Analysts said the Taliban’s almost daily attacks are intended to show their ability to strike even heavily defended targets with the aim of further demoralising Afghan forces already beset by huge casualties and desertions.

The Taliban often use bomb-laden armoured Humvees and police vehicles stolen from Afghan security forces to blast their way into security compounds.

The tactic was used multiple times last month with devastating effect: hundreds were killed and wounded over a bloody few days that left military bases and police headquarters destroyed or severely damaged.

Afghan security forces have faced soaring casualties in their attempts to hold back the insurgents since NATO combat forces pulled out of the country at the end of 2014.

Casualties leapt by 35 percent in 2016, with 6,800 soldiers and police killed, according to US watchdog SIGAR.

The insurgents have carried out more complex attacks against security forces in 2017, with SIGAR describing troop casualties in the early part of the year as “shockingly high”.

In August, Trump announced that American forces would stay in Afghanistan indefinitely, increasing attacks on militants and deploying more troops.

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Trump, Fellow Populist Duterte to Meet as U.S.-Philippine Relations Improve

November 12, 2017

Two leaders to discuss renewal of U.S.-Philippines alliance

MANILA, Philippines—President Rodrigo Duterte meets Monday with U.S. President Donald Trump, carrying with him a longstanding animosity toward America that has been tempered by Mr. Trump’s implicit support of his war on drugs and by U.S. help in crushing Islamic State-backed fighters who occupied a southern city.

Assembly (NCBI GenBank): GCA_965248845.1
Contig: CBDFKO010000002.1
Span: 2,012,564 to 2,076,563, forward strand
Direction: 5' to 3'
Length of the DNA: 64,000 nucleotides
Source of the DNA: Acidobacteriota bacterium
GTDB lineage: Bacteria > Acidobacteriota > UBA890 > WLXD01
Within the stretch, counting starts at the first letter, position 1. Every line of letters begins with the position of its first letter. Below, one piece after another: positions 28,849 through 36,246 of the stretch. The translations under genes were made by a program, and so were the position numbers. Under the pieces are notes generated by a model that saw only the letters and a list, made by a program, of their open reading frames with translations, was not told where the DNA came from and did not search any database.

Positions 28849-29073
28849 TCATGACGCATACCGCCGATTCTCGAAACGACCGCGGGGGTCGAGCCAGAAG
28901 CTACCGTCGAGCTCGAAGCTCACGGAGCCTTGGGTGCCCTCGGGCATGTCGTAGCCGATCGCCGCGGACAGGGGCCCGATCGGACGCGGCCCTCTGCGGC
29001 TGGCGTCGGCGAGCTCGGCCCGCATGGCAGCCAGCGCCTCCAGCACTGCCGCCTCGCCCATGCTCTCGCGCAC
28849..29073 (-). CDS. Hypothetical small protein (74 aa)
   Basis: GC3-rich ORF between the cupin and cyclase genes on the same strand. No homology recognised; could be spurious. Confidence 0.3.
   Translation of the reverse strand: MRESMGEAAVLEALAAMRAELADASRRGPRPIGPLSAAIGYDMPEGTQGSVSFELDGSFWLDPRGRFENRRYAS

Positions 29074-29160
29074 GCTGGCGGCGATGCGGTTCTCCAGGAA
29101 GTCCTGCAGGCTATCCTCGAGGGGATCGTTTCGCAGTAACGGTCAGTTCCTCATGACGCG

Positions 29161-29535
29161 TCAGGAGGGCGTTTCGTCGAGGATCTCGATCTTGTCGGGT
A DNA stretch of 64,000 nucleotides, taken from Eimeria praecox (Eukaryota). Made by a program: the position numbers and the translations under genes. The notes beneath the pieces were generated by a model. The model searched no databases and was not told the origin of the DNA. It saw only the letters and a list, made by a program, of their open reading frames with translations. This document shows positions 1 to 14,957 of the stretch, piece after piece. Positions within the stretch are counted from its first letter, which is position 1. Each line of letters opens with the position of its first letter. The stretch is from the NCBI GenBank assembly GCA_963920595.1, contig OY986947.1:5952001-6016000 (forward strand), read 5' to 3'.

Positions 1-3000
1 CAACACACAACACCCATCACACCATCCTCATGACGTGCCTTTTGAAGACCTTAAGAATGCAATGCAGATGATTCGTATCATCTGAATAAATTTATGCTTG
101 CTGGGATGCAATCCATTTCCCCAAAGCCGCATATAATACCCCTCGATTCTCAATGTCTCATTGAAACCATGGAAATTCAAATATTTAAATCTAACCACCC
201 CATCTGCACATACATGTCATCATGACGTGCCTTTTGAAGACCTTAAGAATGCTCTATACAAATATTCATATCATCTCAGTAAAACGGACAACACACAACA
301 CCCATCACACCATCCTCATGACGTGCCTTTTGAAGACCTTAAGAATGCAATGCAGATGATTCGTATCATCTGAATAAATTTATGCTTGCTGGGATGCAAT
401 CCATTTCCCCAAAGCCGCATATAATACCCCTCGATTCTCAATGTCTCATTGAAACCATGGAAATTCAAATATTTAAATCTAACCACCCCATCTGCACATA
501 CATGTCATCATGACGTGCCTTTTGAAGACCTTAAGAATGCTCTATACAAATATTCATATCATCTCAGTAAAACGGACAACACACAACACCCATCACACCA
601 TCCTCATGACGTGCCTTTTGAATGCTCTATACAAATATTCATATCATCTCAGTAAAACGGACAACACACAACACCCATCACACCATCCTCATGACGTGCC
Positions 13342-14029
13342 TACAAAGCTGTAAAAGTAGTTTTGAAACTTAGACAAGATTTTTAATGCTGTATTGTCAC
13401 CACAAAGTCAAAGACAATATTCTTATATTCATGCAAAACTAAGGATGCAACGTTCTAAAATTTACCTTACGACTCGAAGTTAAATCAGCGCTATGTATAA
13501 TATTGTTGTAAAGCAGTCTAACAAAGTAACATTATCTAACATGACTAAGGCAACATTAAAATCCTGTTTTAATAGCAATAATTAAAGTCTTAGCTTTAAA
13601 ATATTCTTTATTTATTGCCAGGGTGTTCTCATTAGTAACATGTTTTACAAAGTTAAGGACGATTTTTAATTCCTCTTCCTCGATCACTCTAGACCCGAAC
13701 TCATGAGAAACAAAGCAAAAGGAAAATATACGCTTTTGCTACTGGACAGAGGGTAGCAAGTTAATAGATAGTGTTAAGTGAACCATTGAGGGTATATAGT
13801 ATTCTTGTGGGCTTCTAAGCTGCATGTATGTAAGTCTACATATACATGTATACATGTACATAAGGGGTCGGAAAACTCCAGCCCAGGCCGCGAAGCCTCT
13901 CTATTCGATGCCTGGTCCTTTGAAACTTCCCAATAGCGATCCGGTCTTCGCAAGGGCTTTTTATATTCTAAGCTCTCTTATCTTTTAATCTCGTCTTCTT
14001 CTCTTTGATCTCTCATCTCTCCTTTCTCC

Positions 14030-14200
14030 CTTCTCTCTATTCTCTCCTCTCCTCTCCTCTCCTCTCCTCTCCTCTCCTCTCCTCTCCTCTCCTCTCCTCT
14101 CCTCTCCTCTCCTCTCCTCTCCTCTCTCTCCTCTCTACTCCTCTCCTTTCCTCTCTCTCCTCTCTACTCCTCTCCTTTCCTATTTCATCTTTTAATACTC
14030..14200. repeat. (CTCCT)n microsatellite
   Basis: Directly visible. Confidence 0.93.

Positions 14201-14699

The firebrand Filipino lobbed repeated verbal attacks at the U.S. when he took office in June 2016, swiftly clashing with then-President Barack Obama on human-rights issues. Relations improved under Mr. Trump, who…

 https://www.wsj.com/articles/trump-fellow-populist-duterte-to-meet-as-u-s-philippine-relations-improve-1510498539

N. Korea slams ‘incurably mentally deranged’ Trump

November 1, 2017

AFP

© AFP/File / by Jung Ha-Won | North Korea, known for its florid insults, has described US President Donald Trump as a ‘nuclear war maniac’ and a ‘dotard’, an obscure term for a weak or senile old man

SEOUL (AFP) – North Korea slammed US President Donald Trump as “incurably mentally deranged” in a personal attack ahead of his first visit to Asia, as the South’s leader insisted Washington could not take military action on the peninsula without his agreement.Trump and the North’s leader Kim Jong-Un have traded threats of war and personal insults against each other in recent months, heightening worries about another conflict on the peninsula where the 1950-53 Korean War left millions dead.

The US leader has warned of “fire and fury”, telling the UN General Assembly that Washington would “totally destroy North Korea” if it had to defend itself or its allies.

Washington and Seoul have been in a security alliance for decades, and the US has 28,500 troops stationed in the South to defend it from the North.

Trump dubbed Kim “Rocket Man” in the same speech — Pyongyang has tested missiles apparently capable of reaching much of the US mainland — and days later Kim responded with a personal statement calling him a “dotard”, an obscure term for a weak or senile old man.

The US president is due in Asia at the weekend and ahead of his arrival the North’s state-run KCNA news agency lashed out at “bellicose and irresponsible rhetoric” by the “master of invective”.

Washington has deployed key military assets including jet fighters and aircraft carriers near the peninsula following the North’s sixth nuclear test in September, which also saw the United Nations impose an eighth set of sanctions on the isolated country.

Trump, KCNA said late Tuesday, “disclosed his true nature as a nuclear war maniac before the world and was diagnosed as ‘incurably mentally deranged'”.